Here I come to piss on the parade

March 3, 2008

I’m college-educated, and I’m in my twenties, so it seems as if the rest of my peer group has already told me who I’m voting for this November: Barack Obama. If I don’t, well, I’m probably weird. Obama is a virus in the nicest sense of the word — you just can’t stop him from spreading at this point, and if you’re not infected, everyone’s looking at you wondering why you’ve been spared.
Well, truth be told, I’m pretty sure I’m voting for the guy. In fact, I’m trying to talk myself into going to Ohio tomorrow to campaign for him. After four months in D.C. in 2006, and generally getting a sense of how truly fucked things are, a little talk of change is nice. A black man as President seems nice. Someone new and not of the establishment seems nice.

I hear words like hope, like change; I hear people say things like “How could he not inspire you?”; I hear people claim he’s exactly what America needs. But what, exactly, is he? How many people are really paying attention to the things he’s saying? I know a lot of people know about his charisma, his cult, his YouTube videos, his slogans, his image, his ideals, his statements, his speeches, his appeal (and, my gosh, is he appealing), but how many people know how his policies?

Frankly, I’m pissed off at the guy right now. As the Ohio vote nears, his talk on NAFTA, free trade and globalization has been downright deceiving. For someone who so aspires to change America’s image in the world, to make the rest of the world re-embrace us (and these are reasons we find him appealing, yes?), what in the flying f-u-c-k is protectionism going to do?

How do you look at middle class workers who are losing their jobs to the inevitable cycle of technological advancement, free trade and globalization, and tell them you’re going to fix things? Like it or not, it’s here. It’s not going away. The world follows the dollar. The jobs will go where they’re the cheapest. And no tacky political sentiment meant to rile up a factory full of rust-belters can do jack shit to stop that.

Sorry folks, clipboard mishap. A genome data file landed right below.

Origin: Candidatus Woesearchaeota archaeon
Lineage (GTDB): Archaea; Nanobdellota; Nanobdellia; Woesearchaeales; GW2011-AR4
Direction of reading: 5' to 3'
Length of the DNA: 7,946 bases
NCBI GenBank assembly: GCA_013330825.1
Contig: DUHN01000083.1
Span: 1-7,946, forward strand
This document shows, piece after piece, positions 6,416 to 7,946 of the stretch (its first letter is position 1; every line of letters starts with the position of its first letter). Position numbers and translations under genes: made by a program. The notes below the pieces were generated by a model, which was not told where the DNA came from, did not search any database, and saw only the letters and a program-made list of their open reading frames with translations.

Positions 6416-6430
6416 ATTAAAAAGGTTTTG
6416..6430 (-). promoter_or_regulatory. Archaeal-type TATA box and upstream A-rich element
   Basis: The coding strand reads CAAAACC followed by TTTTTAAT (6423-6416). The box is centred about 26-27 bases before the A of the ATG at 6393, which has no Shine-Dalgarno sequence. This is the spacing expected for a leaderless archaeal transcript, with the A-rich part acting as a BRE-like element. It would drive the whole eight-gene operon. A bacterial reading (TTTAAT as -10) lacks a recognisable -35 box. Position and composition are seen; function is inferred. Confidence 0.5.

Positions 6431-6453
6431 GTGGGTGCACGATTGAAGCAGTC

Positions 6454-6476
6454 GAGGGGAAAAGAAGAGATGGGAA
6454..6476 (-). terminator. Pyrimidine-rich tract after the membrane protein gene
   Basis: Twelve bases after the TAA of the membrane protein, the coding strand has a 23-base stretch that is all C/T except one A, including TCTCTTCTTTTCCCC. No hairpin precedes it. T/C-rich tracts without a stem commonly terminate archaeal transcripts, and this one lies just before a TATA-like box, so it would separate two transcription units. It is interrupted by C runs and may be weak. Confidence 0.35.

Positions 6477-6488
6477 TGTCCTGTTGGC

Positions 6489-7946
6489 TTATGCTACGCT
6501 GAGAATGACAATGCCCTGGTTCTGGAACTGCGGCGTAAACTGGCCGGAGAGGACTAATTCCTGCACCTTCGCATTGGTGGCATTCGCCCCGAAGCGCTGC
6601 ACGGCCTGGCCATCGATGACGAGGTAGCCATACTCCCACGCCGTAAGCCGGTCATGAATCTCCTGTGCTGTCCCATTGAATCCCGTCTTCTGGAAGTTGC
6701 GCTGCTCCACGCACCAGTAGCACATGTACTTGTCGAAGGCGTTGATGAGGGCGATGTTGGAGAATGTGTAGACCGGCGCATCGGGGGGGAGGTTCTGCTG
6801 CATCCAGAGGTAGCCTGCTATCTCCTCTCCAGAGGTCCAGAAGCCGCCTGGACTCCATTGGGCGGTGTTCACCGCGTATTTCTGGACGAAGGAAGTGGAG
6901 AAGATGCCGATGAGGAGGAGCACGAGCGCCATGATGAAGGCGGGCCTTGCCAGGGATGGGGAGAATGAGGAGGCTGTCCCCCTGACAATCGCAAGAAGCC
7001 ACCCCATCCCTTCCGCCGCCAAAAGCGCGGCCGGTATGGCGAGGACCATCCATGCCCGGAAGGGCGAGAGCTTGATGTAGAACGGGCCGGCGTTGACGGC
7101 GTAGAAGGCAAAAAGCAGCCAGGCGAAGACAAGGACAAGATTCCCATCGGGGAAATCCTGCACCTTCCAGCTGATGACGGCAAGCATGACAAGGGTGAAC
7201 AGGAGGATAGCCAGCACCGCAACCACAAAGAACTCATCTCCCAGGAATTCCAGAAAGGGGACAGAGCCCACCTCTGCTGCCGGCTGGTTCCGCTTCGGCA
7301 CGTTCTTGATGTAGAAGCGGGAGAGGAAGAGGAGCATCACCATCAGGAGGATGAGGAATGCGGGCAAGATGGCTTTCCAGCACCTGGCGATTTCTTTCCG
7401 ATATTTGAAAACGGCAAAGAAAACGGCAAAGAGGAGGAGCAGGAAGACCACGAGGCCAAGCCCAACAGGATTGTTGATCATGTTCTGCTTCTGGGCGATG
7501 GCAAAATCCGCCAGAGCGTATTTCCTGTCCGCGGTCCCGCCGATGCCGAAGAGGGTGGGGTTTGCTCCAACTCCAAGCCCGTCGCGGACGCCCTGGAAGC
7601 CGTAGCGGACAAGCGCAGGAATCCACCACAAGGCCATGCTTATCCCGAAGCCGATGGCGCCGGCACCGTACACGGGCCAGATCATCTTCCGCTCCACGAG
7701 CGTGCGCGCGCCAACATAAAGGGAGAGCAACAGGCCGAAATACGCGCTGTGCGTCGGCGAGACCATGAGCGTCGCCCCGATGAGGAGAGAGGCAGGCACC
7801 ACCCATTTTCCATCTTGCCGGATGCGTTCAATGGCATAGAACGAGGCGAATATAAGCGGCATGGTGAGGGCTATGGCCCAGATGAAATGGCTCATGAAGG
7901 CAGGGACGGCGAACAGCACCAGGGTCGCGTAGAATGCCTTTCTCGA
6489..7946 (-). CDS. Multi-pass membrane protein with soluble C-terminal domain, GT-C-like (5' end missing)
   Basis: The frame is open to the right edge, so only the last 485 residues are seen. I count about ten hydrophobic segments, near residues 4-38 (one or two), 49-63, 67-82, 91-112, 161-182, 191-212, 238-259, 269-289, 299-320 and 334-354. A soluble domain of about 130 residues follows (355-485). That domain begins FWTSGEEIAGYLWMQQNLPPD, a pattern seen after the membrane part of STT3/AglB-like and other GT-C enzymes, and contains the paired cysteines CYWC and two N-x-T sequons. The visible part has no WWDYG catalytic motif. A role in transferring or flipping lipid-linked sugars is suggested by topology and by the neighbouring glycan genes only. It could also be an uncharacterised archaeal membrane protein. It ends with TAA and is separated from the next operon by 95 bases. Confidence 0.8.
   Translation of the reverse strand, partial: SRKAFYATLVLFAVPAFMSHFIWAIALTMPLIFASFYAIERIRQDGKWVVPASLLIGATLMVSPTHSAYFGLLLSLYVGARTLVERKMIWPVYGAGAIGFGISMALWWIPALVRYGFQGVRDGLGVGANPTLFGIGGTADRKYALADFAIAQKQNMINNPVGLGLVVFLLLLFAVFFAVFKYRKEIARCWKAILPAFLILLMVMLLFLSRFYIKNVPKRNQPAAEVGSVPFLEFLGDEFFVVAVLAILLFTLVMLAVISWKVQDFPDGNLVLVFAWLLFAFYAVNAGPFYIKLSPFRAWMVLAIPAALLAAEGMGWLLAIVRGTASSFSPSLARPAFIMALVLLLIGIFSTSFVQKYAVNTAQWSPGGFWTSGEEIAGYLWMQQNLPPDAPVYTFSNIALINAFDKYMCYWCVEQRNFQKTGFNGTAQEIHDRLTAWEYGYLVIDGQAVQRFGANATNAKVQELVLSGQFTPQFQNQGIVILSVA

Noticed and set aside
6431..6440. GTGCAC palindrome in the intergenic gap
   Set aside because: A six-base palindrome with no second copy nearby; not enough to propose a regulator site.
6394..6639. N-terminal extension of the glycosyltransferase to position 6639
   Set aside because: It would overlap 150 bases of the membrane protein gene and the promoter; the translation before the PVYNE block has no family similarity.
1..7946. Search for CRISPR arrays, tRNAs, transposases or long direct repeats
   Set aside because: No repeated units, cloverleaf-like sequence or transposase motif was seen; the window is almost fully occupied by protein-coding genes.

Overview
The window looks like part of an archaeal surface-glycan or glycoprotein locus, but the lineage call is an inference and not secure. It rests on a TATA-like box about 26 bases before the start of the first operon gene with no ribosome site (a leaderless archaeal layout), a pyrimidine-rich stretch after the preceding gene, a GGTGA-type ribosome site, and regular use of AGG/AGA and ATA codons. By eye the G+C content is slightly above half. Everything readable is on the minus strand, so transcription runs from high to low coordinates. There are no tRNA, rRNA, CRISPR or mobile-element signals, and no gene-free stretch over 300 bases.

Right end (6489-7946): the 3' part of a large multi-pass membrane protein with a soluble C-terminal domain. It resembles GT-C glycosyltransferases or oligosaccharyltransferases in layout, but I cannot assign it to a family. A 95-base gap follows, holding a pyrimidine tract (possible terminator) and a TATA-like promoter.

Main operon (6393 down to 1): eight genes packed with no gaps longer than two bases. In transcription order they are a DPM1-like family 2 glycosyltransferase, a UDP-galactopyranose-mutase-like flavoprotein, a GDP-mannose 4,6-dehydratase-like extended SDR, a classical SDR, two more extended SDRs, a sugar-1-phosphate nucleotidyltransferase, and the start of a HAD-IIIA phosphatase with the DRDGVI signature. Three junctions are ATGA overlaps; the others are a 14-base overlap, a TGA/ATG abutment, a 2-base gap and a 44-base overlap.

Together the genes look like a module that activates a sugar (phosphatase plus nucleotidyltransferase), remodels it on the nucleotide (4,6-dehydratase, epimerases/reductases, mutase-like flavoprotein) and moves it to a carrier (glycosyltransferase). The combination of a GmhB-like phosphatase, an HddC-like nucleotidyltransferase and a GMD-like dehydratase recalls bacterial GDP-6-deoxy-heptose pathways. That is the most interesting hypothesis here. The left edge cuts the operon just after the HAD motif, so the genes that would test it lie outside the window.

You can tell me you don’t like it. Fine. I don’t really like it either. I don’t like watching my city, my state, and my region getting shit upon. But no one is going to stop it.

The reality is that NAFTA has fucked middle America. But that’s exactly what free trade does. It has also made certain goods cheaper. It has uplifted the lives of many poor Mexican workers that — gosh, I know I’m treading on delicate ground right now — have it a whole lot worse than the middle class industrial worker in the U.S.A.  It’s a difficult transition. Some people are left in the dust. And it’s terrible.
But who’s the better global citizen? The one who seeks to protect inevitably- unprotectable jobs in the US (a country which, despite its current economic malaise, is still one of the wealthiest, most advanced nations in the world); or, is it the one who actually embraces the new economic realities and tries to find a new, moral, and compassionate way to move forward given those realities?

I’m not saying NAFTA is perfect. It’s so obviously not. But the general paradigm of anti-trade, anti-globalization, pro-protectionist ideas is, I hate to say it, a tool being used by Obama right now to rile up those who simply just don’t know enough. Those who simply look at a lack of bread, a lack of money; who look at rising gas and subprime crises and eliminated jobs and high health care costs and ask “Why?” The answer sucks, but it’s the answer. The conversation needs to be what do we do with these people in this new reality rather than trying to cling to the old realities.

Today is not yesterday. We need to be worrying about tomorrow. Empty populism helps nobody right now. Well, nobody except Obama.

And, yes, I’m sure Obama’s just saying this to rile up the democrats prior to tomorrow’s insanely huge election. But it also runs afoul of everything he claims to be. I’m reading his book and he always talks of taking the tough position, of reaching across the aisle, of a new breed of politics. Right now, he’s spouting the same old false promises, the haughty idealism, and the downright deception that politicians have used for decades to get votes.

“Change” and the “Audacity of Hope” are looking pretty damn well like empty statements right now. Politics as usual. And it’s a shame.


One Response to “Here I come to piss on the parade”

  1. jmvukich Says:

    mike – this is his “no new taxes” issue. what the flying fuck is protectionism going to do: get him nominated by helping win ohio. empty rhetoric, sure. just like romney coming here and promising to bring back auto-manufacturing jobs. in barack’s new ohio, the once proud manufacturer or shop owner will be assembling wind turbines for twelve bucks an hour. i’m probably giving him a free pass on this one but i don’t think anybody honestly believes nafta will be repealed. even if at worst barack is nothing more than a cheerleader or is ultimately exposed as a hack by clinton or mccain, you can’t deny that he has shifted the paradigm of politics and has inspired a new generation of thinkers, innovators, and seekers.

    his real battle is going to be health care. once people who gravitate to him b/c they think he is “cool” realize their taxes might increase to subsidize uncle don’s next hate induced heart attack, “hope” will become very audacious indeed.

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